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Eating and Skiing Wrangell St. Elias's Slotterhouse

Wednesday, September 7, 2016
Noah Howell joins Thomas Gaisbacher, Garrett Grove, Jonah Howell and Andrew McLean to ski tight chutes in the US's largest National Park.

Photo: Garret Grove

Flying deep into Wrangell-St. Elias National Park, Thomas Gaisbacher, Garrett Grove, Jonah Howell, Andrew McLean and I entered the largest US National Park, bigger than Switzerland, Yosemite and Yellowstone National Parks combined. And as we unloaded on the airstrip near Chitina, we couldn't decide what was more impressive, the amount of stuff we had or the fact that we fit it all, plus four guys, in the rental van.

Our pilot on the flight into the Wrangells, Paul Claus, said he'd never seen any group with as much food, alcohol and fuel. We flew in safely on the turbine otter plane and landed on a frozen lake at the base of what Andrew has dubbed the "Slotterhouse." He calls it this because the place is riddled with tight slots and chutes.

Once we had set up camp, it became painfully clear that we would need to eat our way out of the Wrangells. So, the following day, well-fed and excited to check out the terrain, we headed out into the clouds. It felt good to get the legs moving, but the clouds were thick, and the lack of trees made it tough to ski in the whiteout conditions.

The great thing about camping in Alaska is you're either skiing on good days or reading on weather days, both activities that you can never get enough of. We spent several days catching up on tent time and mellow angle pow while we waited for a big dump to settle, and just as when we started to feel more comfortable with the snow, skiing some larger faces and steeper pitches, the worst happened: Garrett and I were caught in an avalanche.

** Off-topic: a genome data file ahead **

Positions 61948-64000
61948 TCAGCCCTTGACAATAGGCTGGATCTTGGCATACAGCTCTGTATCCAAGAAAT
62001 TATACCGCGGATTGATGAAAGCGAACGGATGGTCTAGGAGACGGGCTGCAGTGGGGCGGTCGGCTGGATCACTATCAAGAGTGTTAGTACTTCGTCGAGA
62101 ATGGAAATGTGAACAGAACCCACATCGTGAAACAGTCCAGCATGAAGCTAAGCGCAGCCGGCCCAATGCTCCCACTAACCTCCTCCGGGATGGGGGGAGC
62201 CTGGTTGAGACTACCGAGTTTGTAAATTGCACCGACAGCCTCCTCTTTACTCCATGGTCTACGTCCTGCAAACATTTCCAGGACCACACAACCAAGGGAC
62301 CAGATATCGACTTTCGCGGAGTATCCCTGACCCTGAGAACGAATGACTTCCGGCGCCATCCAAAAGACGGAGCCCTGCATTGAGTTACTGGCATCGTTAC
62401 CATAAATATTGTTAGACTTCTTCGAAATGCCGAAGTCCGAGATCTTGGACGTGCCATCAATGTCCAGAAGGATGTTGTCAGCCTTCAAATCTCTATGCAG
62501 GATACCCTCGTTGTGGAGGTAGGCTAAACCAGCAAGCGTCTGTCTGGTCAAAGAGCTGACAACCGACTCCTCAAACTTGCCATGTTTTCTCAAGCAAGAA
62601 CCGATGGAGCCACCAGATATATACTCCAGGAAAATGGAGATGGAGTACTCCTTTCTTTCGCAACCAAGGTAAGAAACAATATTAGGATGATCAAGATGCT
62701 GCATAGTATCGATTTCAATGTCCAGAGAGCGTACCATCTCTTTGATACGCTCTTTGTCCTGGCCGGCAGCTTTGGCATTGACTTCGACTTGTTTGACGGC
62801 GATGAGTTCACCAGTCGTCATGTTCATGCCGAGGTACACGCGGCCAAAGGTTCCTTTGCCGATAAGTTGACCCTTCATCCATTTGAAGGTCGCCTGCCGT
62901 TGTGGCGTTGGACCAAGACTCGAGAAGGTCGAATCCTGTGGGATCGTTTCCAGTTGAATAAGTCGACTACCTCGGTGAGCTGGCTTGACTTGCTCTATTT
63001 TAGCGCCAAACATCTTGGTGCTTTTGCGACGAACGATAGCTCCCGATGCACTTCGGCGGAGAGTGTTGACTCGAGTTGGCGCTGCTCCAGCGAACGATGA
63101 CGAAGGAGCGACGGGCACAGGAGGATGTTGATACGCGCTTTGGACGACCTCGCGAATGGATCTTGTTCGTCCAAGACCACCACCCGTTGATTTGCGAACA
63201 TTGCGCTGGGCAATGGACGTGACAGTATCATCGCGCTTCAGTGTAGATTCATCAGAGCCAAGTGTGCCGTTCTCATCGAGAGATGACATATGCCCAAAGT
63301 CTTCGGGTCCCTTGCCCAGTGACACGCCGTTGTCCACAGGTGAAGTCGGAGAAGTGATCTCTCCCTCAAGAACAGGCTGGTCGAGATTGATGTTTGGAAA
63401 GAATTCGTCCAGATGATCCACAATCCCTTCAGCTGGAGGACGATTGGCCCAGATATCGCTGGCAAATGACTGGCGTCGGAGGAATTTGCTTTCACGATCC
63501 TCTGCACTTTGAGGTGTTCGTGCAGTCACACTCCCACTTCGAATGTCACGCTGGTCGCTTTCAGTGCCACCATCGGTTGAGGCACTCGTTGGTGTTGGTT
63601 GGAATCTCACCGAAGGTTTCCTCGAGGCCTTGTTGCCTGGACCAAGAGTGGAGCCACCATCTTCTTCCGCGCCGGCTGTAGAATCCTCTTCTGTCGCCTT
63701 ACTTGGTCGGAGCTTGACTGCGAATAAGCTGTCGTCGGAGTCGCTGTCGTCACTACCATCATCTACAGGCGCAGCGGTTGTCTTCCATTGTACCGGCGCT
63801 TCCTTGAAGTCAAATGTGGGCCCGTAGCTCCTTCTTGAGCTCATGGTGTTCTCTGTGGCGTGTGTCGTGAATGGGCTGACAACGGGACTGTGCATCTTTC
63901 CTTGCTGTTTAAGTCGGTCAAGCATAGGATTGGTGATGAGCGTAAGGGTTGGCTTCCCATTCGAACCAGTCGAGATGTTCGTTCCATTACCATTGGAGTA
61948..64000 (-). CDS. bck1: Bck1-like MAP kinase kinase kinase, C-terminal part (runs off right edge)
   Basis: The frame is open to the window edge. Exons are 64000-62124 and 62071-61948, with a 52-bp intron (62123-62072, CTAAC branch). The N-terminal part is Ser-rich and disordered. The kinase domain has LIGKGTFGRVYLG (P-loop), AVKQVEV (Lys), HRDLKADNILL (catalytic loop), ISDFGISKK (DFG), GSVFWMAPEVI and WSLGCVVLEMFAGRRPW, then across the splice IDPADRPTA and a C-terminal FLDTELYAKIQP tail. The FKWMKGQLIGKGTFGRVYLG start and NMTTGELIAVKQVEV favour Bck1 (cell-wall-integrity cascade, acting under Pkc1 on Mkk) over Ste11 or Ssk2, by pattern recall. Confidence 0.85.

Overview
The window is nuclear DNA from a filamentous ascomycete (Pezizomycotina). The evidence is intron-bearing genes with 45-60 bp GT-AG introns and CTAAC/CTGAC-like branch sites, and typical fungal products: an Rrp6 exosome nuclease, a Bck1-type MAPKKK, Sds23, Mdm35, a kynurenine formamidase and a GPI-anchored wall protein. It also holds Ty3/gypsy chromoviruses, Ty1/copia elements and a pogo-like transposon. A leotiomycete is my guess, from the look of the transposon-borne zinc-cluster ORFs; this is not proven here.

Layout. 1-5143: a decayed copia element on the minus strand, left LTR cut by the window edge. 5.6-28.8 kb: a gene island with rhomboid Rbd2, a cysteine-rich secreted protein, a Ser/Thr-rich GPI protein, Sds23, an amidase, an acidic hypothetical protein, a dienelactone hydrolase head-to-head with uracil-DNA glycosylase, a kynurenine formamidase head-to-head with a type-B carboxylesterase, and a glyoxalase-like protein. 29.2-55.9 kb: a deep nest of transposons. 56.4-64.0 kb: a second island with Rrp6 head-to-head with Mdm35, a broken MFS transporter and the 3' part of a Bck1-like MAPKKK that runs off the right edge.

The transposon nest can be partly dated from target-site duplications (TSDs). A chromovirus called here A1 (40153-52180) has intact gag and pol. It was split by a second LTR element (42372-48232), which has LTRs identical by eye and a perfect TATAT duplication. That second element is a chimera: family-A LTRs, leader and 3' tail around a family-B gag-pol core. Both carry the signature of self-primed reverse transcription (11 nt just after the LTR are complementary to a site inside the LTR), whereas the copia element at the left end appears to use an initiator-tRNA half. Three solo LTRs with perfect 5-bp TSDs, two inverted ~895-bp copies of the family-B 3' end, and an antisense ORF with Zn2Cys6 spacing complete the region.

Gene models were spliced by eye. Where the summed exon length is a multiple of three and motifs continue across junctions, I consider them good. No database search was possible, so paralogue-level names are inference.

The temps had been on the rise, and as we skinned up a steeper headwall, the slope popped. The crown was about two feet deep, and it ran for 500 feet. Garrett and I were caught, but I was able to dig in, swim and was only flushed 40 feet downslope. Garrett was much further out in the meat of it, and he went for a 600-foot ride over 20 feet of cliffs. Luckily, he wasn't buried and was unharmed. We found all of his lost gear spread out in the debris, even his pair of white sunglasses. We tucked tail and retreated.

Our goals and desires were sluffed out with the avalanche. We rested. But the weather came in again, and we reset our heads, mentally starting the trip over. We skied and ate and dried out gear and read and dug our way through the snow and lake ice to the water below. Long but worthwhile approaches to each valley delivered steep, beautiful couloir skiing to our heart’s and leg’s content!

And on our final day we toured long and far up Valley 4, skied some smaller chutes and took in the scenery. Thomas and Andrew wrapped it up by skiing this massive three thousand foot line that we'd been staring at from camp. This trip really delivered all that we keep coming back here to experience (minus the avalanche).

—Noah Howell

For more on this story, read the Slotterhouse, Alaska Digital Catalog